If you’re facing drug charges in North Carolina, you’ll want to explore all options for a defense. Strategies that may be helpful in one individual’s circumstances may not even be relevant in another’s. If you hope to achieve the most positive outcome possible in court, it pays to research controlled substance laws to help determine which defense options are most viable in your case.
Many people make the mistake of assuming that they understand the meaning of a particular word or phrase, such as “controlled substance” or “narcotic.” If you’re facing criminal charges, however, it’s imperative that you determine the “legal” definition of such terms. Lack of knowledge reduces your ability to make informed decisions, which can affect the ultimate outcome of your case.
Legal terms you may encounter when facing drug charges in North Carolina
The following list shows numerous words and phrases that are typically pertinent in cases where a person stands accused of crimes involving a controlled substance:
- Administer: Injection, inhalation or ingestion of a controlled substance whether done so by a practitioner or by an individual under the direction of a practitioner
- Controlled substance: Drug listed under Schedules I through V of the North Carolina Controlled Substances Act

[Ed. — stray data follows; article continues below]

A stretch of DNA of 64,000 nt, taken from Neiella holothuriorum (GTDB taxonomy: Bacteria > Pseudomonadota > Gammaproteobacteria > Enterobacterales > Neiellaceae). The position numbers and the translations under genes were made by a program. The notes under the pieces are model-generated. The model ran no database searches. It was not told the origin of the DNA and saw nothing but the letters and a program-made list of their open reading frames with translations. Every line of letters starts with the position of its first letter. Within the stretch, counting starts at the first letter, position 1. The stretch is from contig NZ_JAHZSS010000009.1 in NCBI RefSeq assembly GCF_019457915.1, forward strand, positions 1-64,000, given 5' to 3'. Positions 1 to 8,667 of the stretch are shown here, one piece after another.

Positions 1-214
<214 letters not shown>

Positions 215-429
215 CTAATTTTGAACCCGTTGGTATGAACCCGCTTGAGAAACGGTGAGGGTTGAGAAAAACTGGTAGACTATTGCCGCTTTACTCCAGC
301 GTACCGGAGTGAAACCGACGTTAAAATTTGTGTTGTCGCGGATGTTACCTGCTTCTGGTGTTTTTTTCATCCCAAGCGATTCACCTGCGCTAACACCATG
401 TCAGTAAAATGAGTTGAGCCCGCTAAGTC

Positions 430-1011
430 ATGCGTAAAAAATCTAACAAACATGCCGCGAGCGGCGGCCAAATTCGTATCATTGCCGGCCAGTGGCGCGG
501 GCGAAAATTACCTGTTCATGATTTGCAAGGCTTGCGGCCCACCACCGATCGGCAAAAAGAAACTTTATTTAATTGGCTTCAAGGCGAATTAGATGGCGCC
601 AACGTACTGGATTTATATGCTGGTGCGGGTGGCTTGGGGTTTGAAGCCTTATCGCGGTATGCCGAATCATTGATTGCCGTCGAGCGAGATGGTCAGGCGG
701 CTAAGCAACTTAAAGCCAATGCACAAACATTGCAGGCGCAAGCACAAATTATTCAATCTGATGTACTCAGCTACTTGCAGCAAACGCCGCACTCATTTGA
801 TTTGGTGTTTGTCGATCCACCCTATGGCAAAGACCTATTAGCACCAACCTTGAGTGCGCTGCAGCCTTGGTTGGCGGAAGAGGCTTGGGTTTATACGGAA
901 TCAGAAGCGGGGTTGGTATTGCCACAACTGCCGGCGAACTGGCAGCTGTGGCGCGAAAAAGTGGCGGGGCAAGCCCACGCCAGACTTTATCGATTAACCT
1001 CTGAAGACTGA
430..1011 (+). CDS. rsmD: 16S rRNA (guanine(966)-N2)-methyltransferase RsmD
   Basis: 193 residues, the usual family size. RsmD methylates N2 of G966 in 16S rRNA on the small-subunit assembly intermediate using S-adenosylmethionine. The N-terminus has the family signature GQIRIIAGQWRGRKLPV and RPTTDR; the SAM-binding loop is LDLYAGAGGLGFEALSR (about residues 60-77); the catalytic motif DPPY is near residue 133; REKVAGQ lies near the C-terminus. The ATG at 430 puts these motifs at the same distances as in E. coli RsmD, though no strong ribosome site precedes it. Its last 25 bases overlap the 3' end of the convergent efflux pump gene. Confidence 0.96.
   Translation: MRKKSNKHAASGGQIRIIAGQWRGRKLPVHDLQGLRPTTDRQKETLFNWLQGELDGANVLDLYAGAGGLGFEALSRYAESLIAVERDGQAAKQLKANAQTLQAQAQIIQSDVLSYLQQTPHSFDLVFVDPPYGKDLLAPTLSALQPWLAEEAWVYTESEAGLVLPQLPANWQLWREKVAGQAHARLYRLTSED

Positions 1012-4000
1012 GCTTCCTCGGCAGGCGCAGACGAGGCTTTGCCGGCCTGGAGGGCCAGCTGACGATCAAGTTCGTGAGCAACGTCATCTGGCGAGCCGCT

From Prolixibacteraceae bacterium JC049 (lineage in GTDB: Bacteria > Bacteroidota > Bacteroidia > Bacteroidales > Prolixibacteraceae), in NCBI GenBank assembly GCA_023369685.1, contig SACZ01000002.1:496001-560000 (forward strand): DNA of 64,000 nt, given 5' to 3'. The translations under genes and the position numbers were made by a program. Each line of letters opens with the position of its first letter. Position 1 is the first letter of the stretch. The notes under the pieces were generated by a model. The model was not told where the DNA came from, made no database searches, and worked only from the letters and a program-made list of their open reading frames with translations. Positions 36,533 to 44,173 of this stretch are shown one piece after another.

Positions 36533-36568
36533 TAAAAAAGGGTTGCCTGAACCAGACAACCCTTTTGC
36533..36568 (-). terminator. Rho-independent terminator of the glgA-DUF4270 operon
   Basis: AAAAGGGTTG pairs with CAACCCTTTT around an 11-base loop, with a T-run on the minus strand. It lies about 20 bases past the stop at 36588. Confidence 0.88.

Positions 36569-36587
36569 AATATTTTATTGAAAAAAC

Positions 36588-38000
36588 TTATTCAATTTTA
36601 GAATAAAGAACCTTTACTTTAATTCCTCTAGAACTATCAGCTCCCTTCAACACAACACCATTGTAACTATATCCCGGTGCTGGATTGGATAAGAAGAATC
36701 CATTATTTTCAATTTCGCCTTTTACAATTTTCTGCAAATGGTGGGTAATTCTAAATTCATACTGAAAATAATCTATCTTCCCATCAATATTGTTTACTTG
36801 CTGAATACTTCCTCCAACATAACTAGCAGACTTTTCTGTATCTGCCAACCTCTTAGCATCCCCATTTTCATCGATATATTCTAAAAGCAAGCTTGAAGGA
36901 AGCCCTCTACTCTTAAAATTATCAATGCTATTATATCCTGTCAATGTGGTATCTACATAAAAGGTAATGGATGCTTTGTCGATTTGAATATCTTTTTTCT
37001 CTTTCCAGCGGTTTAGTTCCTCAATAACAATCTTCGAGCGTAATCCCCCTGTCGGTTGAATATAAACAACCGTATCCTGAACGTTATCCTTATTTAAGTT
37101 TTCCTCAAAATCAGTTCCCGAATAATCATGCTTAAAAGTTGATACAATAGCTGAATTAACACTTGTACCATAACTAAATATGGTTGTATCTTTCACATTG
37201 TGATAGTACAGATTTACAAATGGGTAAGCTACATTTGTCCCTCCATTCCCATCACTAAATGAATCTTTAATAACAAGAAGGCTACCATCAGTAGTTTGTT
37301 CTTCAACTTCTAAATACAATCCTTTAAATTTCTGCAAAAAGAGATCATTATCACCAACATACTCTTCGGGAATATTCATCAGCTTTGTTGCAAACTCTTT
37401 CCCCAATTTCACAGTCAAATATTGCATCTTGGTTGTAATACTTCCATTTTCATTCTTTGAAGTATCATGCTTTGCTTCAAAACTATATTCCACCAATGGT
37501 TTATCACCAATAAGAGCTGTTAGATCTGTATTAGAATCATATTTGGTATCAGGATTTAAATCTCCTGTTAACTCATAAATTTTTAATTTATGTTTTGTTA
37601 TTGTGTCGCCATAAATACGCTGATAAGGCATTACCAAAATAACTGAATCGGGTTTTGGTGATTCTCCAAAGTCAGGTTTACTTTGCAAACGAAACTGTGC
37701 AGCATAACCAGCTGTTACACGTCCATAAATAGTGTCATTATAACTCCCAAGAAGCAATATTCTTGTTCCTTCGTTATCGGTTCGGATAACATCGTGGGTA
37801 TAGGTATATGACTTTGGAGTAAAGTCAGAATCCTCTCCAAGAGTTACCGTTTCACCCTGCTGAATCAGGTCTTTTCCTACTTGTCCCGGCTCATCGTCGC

- Counterfeit controlled substance: Controlled substance bearing a mark or label that falsely identifies it as the product of a specific distributor, manufacturer or dispenser
- Distribute: To deliver by means separate from administering or dispensing
- Dispensing: Licensed practitioner providing a controlled substance
These are just a few examples of words and phrases legally defined in connection with criminal charges for drug crimes in North Carolina.
Factors of consideration regarding controlled substance charges
If North Carolina police have taken you into custody for suspected drug crimes, your case may go to trial, in which case the judge (or a jury) will decide the next steps regarding the substance or substances in question. The next list includes various factors the judge may consider:
- Potential for addiction
- Pharmacological effects of the drug
- Historical patterns of abuse of the substance
- Public health risk
Penalties under conviction are typically more severe regarding certain substances, according to determinations made regarding the factors listed here, as well as others.
Sentencing, probation and more
If you incur a conviction for a drug crime in North Carolina, you might have to serve a jail sentence. In the past, many people have been able to obtain a lighter sentence than the maximum allowed by law, thanks to the active support of experienced criminal defense teams in their cases. When a judge hands down a lighter sentence, he or she may also order special probation.
Facing drug charges for a controlled substance does not always result in a conviction. If you’re arrested and charged, try to remain calm, know your rights and never hesitate to enlist support from someone who is well-versed in criminal law.